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Inside Retail & New Republique

How to build a culture of experimentation and be like Amazon

Highly successful companies like Amazon and Facebook share one important thing in common: they were founded on a culture of experimentation. Their commitment to optimising the customer experience through constant testing and learning is one of the key reasons they’ve been able to build such large and loyal followings over the years. 

They’re not the only ones that understand the value of experimentation. The telco and banking industries are some of the most advanced when it comes to making decisions based on data gathered from thousands of small tests on websites and customer interactions.

But with the exception of some digital-native retailers, the retail industry as a whole has been much slower to embrace experimentation. New Republique is trying to change that. 

“Organisations are focused on one thing – output – but most output doesn’t actually deliver revenue,” said Nima Yassini, CEO of New Republique, a digital consultancy specialising in designing and optimising the most influential brands in the world. 

“That’s why we’re trying to bring the ethos of experimentation that digital-native companies like Amazon and Facebook have to corporate Australia.” 

No more ‘testing in a teacup’

Yassini believes that if retailers took the time to run experiments before making decisions, to see whether a proposed course of action really solves the problem they’re trying to solve, it would transform their business.

Take the running shoes brand Brooks, for instance. The company was able to reduce its return rate by 80 per cent after identifying that a significant number of people were buying two pairs of shoes in different sizes because they didn’t know which size they were.

“They ran an experiment where every time a customer put two sizes of the same pair of shoes in their cart a chat window would open up asking if they needed help finding their size. They saved millions of dollars in returns from that one little experiment,” Yassini said. 

Business leaders tend to embrace experimentation pretty quickly after they realise it can help them cut costs or grow sales. But there’s a difference between hiring a small team to run experiments on an ad hoc basis – what Yassini calls ‘testing in a teacup’ – and making experimentation part of a company’s culture and overarching strategy.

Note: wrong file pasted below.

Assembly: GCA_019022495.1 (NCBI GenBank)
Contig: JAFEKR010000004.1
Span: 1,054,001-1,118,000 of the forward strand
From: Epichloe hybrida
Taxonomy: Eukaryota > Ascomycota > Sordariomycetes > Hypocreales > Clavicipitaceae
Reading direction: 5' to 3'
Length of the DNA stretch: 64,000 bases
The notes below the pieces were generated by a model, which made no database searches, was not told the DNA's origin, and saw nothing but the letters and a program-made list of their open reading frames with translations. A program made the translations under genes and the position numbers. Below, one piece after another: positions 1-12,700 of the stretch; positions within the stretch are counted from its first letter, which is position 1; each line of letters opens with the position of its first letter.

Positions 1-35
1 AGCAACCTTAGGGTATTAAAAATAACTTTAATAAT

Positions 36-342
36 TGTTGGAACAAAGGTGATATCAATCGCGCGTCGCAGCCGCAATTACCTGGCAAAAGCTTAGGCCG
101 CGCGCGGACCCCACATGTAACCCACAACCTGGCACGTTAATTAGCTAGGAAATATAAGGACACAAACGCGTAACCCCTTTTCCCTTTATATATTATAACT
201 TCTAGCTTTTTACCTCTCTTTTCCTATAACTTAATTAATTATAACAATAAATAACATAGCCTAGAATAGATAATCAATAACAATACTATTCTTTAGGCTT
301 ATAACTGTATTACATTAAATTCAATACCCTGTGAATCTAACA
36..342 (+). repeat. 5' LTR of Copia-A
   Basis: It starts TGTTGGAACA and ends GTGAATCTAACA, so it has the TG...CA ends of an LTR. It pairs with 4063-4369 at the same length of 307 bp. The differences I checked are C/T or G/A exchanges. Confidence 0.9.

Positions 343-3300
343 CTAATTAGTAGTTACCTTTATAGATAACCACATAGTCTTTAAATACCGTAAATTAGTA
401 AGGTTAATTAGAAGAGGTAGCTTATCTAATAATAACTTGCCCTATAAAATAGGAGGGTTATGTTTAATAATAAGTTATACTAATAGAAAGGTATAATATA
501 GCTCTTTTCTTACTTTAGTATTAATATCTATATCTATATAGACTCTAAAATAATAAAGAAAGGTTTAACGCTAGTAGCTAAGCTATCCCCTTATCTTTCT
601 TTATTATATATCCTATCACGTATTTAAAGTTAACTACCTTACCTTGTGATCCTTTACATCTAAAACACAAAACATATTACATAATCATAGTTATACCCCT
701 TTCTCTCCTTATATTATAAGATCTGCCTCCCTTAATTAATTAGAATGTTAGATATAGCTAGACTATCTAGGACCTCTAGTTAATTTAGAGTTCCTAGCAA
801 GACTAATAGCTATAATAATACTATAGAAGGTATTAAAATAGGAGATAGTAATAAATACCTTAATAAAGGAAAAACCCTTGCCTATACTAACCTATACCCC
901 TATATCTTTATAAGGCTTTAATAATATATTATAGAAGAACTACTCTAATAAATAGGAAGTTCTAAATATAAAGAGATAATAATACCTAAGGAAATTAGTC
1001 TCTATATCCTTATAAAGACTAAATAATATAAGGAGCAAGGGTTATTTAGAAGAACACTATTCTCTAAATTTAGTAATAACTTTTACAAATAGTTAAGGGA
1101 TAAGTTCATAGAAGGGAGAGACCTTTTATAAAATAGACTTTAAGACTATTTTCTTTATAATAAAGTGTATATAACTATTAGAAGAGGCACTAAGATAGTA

“Executive teams need to have an ideology where staff are able to test and learn on customers and feel safe to fail,” Yassini said. “To be able to say, ‘I’ve learned something, it cost money, but I’ve learned’, and genuinely be OK with that.” 

Learning from the best

One of the challenges businesses face in building a culture of experimentation is that many of them don’t have anything to compare their programs to, so it’s hard to know if there’s room for improvement.

This lack of insight is what inspired New Republique to launch The Pulse Report: The experimentation maturity index 2020, which it plans to turn into an annual publication. 

Based on insights from dozens of leading brands across retail, banking and automotive, the Pulse Report aims to show businesses what ‘great’ looks like when it comes to experimentation. 

“We’re studying the top 65 brands and their experimentation programs to reveal what it is about their programs that helped them catapult their growth,” Yassini explained.  

The report reveals the five stages of experimentation maturity (most businesses are in the ‘building’ and ‘scaling’ stages) and the four pillars that underpin a culture of experimentation. They include: having clear business goals, being customer-centric, creating a culture of trust and having executive buy-in. 

A ‘score card’ shows how well businesses are currently performing in each of these areas, while questions about key challenges, investment plans and the main types of experimentation being conducted paint a clear picture of the current state of the industry.  

“In a retail space that is so busy and competitive, especially online, where you’re competing with people in the US, UK and the person down the road, I want to show there’s a better way to add value than knocking $20 off every item in your store. There’s a better way than offering free shipping to buy loyalty,” Yassini said.

“Sometimes just making the experience easier will win you customers. And the best way to do that is by understanding what others are doing in the experimentation space and learning from good.”

Click here to download The Pulse Report: The experimentation maturity index 2020